With a drug that only requires a single dose, a medical professional or aid worker can observe a person taking the medicine to ensure compliance.

Any new anti-malarial drug also would become part of a drug "cocktail" and be used in combination with other drugs to prevent the emergence of resistance, Riscoe said.

Malaria is a major health problem in tropical areas. It accounts for 40 percent of all public health spending in Africa. It also presents a major disease hazard to travelers in the tropics and subtropics.

Malaria also can have long-term consequences even to people who aren't killed by the disease. For every death from malaria, there are many others -- children 6 and under especially -- who suffer long-term cognitive and other problems from the fever and a severe condition known as cerebral malaria.

While ELQ-300 was designed and synthesized by OHSU and Portland VA scientists, an international network of scientists has collaborated to extensively profile the drug. On the basis of those scientists' findings, ELQ-300 has been selected as a drug that Medicines for Malaria Venture will recommend for further studies in humans. Efforts are underway to define the formulation that would be used in human clinical trials.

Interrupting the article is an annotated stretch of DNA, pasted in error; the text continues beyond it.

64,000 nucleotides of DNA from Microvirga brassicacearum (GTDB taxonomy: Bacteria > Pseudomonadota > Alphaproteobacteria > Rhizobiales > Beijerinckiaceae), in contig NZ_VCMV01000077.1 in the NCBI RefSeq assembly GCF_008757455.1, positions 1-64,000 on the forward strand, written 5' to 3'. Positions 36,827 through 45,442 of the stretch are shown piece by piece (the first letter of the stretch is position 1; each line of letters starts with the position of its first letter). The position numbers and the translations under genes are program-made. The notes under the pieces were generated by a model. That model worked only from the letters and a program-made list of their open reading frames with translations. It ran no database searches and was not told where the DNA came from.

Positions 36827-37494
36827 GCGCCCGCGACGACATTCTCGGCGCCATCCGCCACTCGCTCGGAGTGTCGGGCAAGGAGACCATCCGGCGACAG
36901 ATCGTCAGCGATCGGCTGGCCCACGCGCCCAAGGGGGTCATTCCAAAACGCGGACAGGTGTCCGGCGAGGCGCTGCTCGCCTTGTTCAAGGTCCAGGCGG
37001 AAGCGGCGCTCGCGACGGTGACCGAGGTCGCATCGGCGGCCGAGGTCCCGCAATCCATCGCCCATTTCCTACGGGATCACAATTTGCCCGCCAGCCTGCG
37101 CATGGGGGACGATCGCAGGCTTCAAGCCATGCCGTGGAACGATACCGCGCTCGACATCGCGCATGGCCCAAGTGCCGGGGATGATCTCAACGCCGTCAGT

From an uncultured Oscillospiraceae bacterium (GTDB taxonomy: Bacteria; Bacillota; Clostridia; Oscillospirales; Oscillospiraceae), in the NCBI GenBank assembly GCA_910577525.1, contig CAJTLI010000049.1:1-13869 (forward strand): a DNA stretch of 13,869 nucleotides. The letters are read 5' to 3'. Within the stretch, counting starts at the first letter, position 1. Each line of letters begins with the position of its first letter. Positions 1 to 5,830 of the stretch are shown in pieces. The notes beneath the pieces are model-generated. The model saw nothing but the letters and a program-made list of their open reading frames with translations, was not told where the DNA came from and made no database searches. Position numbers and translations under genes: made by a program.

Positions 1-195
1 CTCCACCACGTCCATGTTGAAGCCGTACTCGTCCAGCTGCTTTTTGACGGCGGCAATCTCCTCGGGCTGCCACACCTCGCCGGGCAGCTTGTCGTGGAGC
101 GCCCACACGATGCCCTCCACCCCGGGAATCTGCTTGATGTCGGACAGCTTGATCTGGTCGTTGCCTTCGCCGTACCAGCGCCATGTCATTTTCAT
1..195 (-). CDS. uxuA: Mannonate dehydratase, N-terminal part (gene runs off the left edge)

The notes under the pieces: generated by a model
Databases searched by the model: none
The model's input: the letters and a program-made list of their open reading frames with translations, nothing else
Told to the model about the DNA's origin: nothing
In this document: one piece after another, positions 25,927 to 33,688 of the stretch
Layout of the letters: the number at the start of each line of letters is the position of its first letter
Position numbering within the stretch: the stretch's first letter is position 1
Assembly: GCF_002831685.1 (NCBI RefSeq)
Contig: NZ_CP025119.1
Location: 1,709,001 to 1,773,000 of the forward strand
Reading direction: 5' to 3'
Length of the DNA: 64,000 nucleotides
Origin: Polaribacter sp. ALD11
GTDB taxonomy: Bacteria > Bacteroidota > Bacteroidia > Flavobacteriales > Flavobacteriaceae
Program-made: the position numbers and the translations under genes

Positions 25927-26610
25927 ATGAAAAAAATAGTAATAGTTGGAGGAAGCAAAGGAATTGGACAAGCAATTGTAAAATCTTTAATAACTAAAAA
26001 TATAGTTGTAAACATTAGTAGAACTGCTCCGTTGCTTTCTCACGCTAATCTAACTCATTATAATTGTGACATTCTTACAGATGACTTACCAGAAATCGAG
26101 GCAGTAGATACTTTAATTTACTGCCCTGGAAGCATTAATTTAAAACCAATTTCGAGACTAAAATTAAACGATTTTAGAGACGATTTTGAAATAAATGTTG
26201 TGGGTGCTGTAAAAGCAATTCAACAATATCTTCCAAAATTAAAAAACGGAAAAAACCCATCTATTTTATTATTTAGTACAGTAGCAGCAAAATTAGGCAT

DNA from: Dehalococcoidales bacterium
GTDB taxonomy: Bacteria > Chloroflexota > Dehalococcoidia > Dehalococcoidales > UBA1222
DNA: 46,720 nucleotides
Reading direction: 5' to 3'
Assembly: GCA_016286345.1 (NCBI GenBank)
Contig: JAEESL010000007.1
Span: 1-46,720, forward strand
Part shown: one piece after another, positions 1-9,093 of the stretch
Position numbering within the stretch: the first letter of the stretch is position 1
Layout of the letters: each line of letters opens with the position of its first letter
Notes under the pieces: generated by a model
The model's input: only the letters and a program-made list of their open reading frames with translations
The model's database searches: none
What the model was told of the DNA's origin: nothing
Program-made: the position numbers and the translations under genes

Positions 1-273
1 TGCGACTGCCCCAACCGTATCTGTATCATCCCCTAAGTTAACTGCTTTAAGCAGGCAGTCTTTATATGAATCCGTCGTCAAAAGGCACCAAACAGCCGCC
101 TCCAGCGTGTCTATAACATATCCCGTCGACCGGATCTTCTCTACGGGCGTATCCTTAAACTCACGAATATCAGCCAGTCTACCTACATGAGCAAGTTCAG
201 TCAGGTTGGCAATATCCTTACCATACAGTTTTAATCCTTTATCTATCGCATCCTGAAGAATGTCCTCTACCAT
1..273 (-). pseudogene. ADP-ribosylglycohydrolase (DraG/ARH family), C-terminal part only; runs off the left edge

Riscoe and other scientists who have been working on ELQ-300 hope the drug can be ready for initial human clinical trials within one to two years.

"Dr. Riscoe and his colleagues have been able to take this idea from its very basics to something that might be nearing clinical trials -- all with the support of MMV, the VA, and OHSU," said J. Timothy Stout, M.D., Ph.D., M.B.A., vice president for Technology Transfer and Business Development at OHSU. "We're extremely excited about what this could mean for the fight against a neglected disease that still ravages large parts of the world."

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Along with OHSU, the VA and Medicines for Malaria Venture, the National Institutes of Health (grant number AI100569) also supported this research.

About OHSU

Oregon Health & Science University is a nationally prominent research university and Oregon's only public academic health center. It serves patients throughout the region with a Level 1 trauma center and nationally recognized Doernbecher Children's Hospital. OHSU operates dental, medical, nursing and pharmacy schools that rank high both in research funding and in meeting the university's social mission. OHSU's Knight Cancer Institute helped pioneer personalized medicine through a discovery that identified how to shut down cells that enable cancer to grow without harming healthy ones. OHSU Brain Institute scientists are nationally recognized for discoveries that have led to a better understanding of Alzheimer's disease and new treatments for Parkinson's disease, multiple sclerosis and stroke. OHSU's Casey Eye Institute is a global leader in ophthalmic imaging, and in clinical trials related to eye disease.